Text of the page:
For the full article, please go to:
There is a rapidly changing demography of Canadians over the age of 65. In 1971, the Canadian seniors were 7.1% of the population. In 2006, they were 13.1% of the population. It is estimated that by the year 2031, they will be 23.4% of the population. Between the years 1996 and 2006, the number of people over the age of 100 has increased 50%. In 2011, the first baby boomers retired.
According to the report of the Special Senate Committee on Aging 2006, the rapid rise in health care costs are NOT mainly due to this dramatic population increase but can be attributed mainly due to rise in medications, technical advances, improved surgical techniques, and increased physician and patient requests for diagnostic testing.
There is a need for an integrated system delivering a seamless continuum of care so that people will be able to age in the place of their choice – best done on a provincial level, such as a health authority.
To read the full article, please go to:
Gloria Levi will visit Princeton on February 25. For a presention on Senior’s Care and what programs are available in Princeton, join us at Riverside, February 25 @ 7:00 pm.
On Monday, February 25th, the public is invited to attend a discussion on community seniors care to be held at Riverside Community Centre beginning at 7:00 pm. The presentation will be given by Gloria Levi, coordinator of Integrated Care Advocacy (ICA), a group of volunteers dedicated to comprehensive medical and non-medical home health care and support services for seniors in British Columbia. The title of her talk is A Vision of Community Based Health Care: Getting a Better Bang for Your Health Care Buck.
Gloria Levi resides in Vancouver and is much in demand as an advocate for senior care in our province. On October 3, 2012 she coordinated the Integrated Models for Delivering Care to Frail Seniors workshop held in Vancouver and she was a guest speaker at the BC Health Coalition’s Public Forum on Seniors Care, held in Vancouver on December 10. More recently, Levi spoke at a Seniors’ Town Hall Meeting in Comox on February 1st and on February 13, she will be featured at the monthly meeting of the Greater Victoria Seniors, Branch #191 of the BC Old Age Pensioners Organization. We are very fortunate to have Gloria coming to Princeton to share her knowledge in support of seniors’ care in our community. Hope to see you on the 25th.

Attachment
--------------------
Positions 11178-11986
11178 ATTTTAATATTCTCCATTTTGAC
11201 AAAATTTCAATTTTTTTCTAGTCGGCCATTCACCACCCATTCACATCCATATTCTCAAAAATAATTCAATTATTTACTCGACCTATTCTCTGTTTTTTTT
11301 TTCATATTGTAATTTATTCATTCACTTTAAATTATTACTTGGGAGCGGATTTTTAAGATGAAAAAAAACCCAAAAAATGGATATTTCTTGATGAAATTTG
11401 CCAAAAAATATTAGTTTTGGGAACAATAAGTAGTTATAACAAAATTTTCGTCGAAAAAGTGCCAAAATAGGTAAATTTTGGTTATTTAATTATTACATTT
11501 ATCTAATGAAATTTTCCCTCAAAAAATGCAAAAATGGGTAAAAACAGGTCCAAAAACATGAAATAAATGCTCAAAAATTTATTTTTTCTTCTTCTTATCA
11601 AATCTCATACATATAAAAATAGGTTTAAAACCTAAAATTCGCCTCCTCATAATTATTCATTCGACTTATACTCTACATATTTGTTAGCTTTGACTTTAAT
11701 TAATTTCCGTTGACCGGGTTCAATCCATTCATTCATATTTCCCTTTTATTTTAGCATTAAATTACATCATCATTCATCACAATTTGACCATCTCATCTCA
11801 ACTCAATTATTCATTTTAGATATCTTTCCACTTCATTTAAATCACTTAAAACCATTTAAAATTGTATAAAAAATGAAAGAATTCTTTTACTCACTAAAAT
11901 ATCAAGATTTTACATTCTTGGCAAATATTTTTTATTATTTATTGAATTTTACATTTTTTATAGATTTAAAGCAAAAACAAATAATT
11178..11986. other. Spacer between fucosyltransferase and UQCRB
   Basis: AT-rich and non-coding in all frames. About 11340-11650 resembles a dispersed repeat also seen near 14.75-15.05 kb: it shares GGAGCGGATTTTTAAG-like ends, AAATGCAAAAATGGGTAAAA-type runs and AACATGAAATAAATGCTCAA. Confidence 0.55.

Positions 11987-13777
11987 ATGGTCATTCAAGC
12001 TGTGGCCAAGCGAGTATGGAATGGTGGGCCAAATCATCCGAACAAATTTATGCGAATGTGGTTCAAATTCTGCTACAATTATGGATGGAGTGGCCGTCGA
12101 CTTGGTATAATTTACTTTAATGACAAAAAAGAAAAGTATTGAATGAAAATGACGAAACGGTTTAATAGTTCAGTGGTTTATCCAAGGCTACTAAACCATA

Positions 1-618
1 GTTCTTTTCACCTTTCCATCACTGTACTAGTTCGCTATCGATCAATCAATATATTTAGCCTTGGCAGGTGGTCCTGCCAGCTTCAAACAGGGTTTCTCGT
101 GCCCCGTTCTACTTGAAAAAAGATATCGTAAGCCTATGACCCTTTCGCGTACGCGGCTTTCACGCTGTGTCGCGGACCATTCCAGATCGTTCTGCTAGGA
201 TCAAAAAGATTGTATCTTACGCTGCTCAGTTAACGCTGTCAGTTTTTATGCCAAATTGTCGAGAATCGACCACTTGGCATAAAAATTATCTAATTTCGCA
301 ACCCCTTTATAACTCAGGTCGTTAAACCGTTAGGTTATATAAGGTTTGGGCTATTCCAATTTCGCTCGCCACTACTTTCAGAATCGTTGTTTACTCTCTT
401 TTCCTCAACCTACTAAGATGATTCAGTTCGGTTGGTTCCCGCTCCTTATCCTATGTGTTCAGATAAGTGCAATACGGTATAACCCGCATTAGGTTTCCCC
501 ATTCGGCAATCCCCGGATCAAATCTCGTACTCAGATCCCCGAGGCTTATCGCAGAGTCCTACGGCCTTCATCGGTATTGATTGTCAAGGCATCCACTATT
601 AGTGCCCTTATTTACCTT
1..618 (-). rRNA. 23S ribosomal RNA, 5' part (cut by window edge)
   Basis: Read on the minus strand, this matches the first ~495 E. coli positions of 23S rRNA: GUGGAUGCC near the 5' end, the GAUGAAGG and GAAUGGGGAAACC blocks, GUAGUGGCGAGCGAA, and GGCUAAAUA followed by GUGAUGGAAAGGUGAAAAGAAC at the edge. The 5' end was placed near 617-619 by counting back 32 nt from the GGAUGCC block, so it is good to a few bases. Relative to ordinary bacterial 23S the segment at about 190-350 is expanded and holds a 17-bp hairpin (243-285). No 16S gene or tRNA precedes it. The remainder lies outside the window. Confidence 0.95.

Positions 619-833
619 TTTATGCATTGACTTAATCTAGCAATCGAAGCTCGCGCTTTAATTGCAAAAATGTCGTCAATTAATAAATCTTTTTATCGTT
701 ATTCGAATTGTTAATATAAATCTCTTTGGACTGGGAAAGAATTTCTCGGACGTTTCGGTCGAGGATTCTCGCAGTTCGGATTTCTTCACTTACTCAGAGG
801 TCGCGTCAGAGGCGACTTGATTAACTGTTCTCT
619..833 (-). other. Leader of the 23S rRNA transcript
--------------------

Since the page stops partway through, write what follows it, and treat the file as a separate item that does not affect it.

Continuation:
NATIONAL POST – CANADA
With emergency room closures and wait times in excess of five weeks, a radical idea has emerged in rural Canada.
ERs without doctors?: New rural emergency centres rely on nurses and paramedics at night
British Columbians deserve a modern and procedurally fair adult guardianship process
Provincial Ombudsperson Kim Carter released today her latest report No Longer Your Decision: British Columbia’s Process for Appointing the Public Guardian and Trustee to Manage the Financial Affairs of Incapable Adults. According to the report, vulnerable adults can lose the right to make financial and legal decisions for themselves if a health authority issues a certificate of incapability under a law that is outdated and through a process that does not provide adequate procedural protection.
The report, executive summary, news release and fact sheet can be found at www.bcombudsperson.ca
MSN Video – Rock Center with Brian Williams
This is absolutely fascinating.
One of the world’s top physicians, Dr. Eric Topol, has a prescription that could improve your family’s health and make medical care cheaper. The cardiologist claims that the key is the smartphone. Topol has become the foremost expert in the exploding field of wireless medicine. Dr. Nancy Snyderman reports.